It’s an authentic tradition approaching its centennial mark – a true slice of Americana, and it’s happening next week in Western North Dakota — the Killdeer Mountain Roundup Rodeo.
For nearly 100 years the Killdeer Mountain Roundup Rodeo has entertained families at the start of summer, sometimes at the end of June, but most often around the Fourth of July Holiday. It moved to town about 60 years ago, in 1955. For 85 years, it was on a flat below the hills near Oakdale. In either location, it has maintained its unique spectator quality – the hillside.
The Killdeer Mountain Roundup Rodeo is Fourth of July Family Entertainment
People like to come to the Killdeer Rodeo “to sit on the hillside, bring blankets, lawn chairs, relax and watch,” said Stacy Steffan. “It’s an important tradition in Killdeer, people support it.”
Organizers have set ticket prices low enough for families to provide low-cost entertainment for those with youngsters. Food and beverages are available, so a picnic on the hillside next to the arena will give families a memorable way to mark America’s birthday.
The family entertainment includes the Texas Rodeo Clown, Bert Davis, the Coppertown Clown and His Dogs. (Read more here about Bert Davis, the Coppertown Clown) For more than 40 years, this veteran rodeo clown, barrelman, and performer has appealed to children and adults with his trained dogs. His “Mutley Crew” of rescue dogs have been nominated for the PRCA Comedy Act of the Year.
The Killdeer Saddle Club and the Killdeer Lions Club have worked all the facets of this year’s rodeo to provide top-notch accommodations, entertainment, competition, and prize money. The purse, this year, is $40,000. That much money helps attract the cowboy athletes to try winning top points. Steffan said contestants are also attracted to the rodeo because the grounds are in good shape; the dirt work of the arena gives the bulls and horses good footing. That improves the competition and is a safety feature to draw cowboys who know solid footing is essential.
Professional competition from both the cowboys and the animals
The Killdeer Mountain Roundup Rodeo has a long tradition of professional competition. It’s the oldest PRCA rodeo in North Dakota. “Spectators come because of the quality stock,” said Steffan. “People like the rough stock and J-Bar-J has some of the best,” Steffan said J-Bar-J stock will help cowboys earn more points, and spectators get to see intense competition between man and beast. Each ride is based on a 50-50 combination of animal and rider athleticism. Potential contestants are attracted to a rodeo by the stock contractor. They know the good animals will help them get a share of the prize money. The contestants who don’t make the main events compete in what is called “slack.” The slack competition is Sunday at 5 p.m. and Tuesday at 8 a.m.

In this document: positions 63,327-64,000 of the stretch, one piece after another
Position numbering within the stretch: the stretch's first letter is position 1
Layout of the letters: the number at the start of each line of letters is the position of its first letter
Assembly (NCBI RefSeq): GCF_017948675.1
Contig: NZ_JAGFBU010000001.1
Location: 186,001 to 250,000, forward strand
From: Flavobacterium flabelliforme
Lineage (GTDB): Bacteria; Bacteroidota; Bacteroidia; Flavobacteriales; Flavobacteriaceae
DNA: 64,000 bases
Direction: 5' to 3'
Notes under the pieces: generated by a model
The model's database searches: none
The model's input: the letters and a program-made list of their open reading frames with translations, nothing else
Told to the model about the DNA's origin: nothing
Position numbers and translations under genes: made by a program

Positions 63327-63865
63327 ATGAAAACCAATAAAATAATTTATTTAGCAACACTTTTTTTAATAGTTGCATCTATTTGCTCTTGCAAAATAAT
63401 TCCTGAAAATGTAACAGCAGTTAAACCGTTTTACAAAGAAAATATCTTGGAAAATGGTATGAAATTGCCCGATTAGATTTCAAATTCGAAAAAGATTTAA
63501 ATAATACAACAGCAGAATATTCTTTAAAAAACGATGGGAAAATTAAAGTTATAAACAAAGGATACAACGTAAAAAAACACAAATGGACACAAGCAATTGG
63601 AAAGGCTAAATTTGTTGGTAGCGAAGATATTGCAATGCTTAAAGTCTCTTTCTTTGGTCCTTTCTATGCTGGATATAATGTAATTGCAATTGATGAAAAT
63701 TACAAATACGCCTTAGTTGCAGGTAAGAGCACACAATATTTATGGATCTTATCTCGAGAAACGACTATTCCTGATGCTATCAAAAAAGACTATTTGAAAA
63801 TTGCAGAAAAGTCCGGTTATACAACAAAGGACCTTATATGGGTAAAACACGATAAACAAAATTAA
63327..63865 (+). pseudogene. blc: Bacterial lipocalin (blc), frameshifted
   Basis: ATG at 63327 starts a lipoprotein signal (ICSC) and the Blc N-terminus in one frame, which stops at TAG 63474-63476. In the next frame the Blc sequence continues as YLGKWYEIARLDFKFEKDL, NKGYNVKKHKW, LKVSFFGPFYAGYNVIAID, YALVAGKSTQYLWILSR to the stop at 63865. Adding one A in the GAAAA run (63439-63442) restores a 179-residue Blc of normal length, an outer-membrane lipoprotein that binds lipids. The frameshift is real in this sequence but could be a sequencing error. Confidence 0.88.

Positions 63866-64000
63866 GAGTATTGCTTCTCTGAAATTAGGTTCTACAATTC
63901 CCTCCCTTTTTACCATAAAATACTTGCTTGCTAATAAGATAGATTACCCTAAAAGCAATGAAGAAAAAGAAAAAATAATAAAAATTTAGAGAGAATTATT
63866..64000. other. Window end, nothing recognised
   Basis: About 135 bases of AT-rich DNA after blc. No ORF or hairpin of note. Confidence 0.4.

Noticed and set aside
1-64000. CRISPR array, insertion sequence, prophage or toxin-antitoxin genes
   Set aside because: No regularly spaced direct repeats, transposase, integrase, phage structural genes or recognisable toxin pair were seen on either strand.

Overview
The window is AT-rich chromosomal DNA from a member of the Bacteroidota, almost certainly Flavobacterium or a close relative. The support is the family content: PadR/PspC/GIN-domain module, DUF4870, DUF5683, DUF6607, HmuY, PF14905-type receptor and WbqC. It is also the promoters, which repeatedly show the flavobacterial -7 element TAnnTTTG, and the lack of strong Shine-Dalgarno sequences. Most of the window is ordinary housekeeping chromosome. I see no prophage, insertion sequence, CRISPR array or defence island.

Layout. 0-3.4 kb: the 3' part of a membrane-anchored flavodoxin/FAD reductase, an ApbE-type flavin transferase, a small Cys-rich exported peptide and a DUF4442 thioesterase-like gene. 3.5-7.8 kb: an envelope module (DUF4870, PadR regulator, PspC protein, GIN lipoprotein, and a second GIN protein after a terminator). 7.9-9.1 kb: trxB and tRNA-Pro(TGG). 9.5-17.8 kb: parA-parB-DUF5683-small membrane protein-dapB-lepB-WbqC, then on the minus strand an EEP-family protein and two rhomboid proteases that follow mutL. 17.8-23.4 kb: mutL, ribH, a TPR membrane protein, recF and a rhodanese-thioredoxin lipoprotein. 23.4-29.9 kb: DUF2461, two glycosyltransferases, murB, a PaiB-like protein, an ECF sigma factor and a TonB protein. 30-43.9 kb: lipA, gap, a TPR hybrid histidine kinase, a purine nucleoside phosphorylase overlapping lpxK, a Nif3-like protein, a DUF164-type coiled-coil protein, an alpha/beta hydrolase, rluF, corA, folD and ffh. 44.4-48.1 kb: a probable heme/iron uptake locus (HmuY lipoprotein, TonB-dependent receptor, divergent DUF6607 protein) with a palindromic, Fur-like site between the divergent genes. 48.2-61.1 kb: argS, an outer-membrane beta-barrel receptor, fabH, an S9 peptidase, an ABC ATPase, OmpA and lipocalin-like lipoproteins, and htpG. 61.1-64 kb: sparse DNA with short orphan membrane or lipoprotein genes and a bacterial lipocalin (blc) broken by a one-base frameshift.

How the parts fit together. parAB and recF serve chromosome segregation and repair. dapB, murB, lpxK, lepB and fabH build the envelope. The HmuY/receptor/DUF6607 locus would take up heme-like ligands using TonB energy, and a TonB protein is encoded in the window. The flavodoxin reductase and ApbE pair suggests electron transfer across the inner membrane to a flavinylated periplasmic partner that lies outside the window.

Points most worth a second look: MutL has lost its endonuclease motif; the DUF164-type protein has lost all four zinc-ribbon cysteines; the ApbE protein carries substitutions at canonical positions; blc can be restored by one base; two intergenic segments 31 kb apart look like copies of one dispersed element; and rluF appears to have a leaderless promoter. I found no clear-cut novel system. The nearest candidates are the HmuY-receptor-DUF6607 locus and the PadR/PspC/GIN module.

Fourth of July Activities
The main event of the day is the rodeo at 6:30 at the arena on the south side of town. Monday night, July 3, at 9:00 p.m. is the annual family street dance, a decades-old tradition that 100 years ago brought families in to town for socializing and merriment. It’s for all ages. The local group Pistol Grip will entertain downtown by the Buckskin Bar and Grill.
On Tuesday, the Fourth, you can eat at the barbeque at noon, and then enjoy the parade at 3:00 p.m. The rodeo is at 6:30. At 9:00 is the annual fireworks display.
Plans for future Killdeer Mountain Roundup Rodeo
The Killdeer Mountain Roundup Rodeo is the oldest Professional Rodeo Cowboys Association (PRCA) sanctioned rodeo in the state. It’s the long tradition of local cowboy competition that makes this rodeo unique of all the rodeos in North Dakota. At times, the membership in the local Killdeer Saddle Club has dwindled, but recently, Steffan said, the club has grown with new members, younger people who are what she calls “rodeo people.”
Starting with the first gatherings at Oakdale in 1924, and continuing to today, the core group of locals put in the work to keep it going. Sam Rhoades is credited with starting the rodeo at the resort location in the hills of the Killdeer Mountain. That’s the flavor and personality the club intends to continue to foster.
The recent population growth in Dunn County and especially Killdeer has grown up to surround the rodeo grounds on the south side of town. Steffan said, “We’re looking at moving to a rural setting, open country. Land prices were too high for us to consider, but now things are stabilizing a bit so we’re more likely to move. The sooner the better.”
Attending this year’s rodeo will give you a place in history. In years to come, your children or grandchildren will tell stories about back when the rodeo was in town, way back in 2017.
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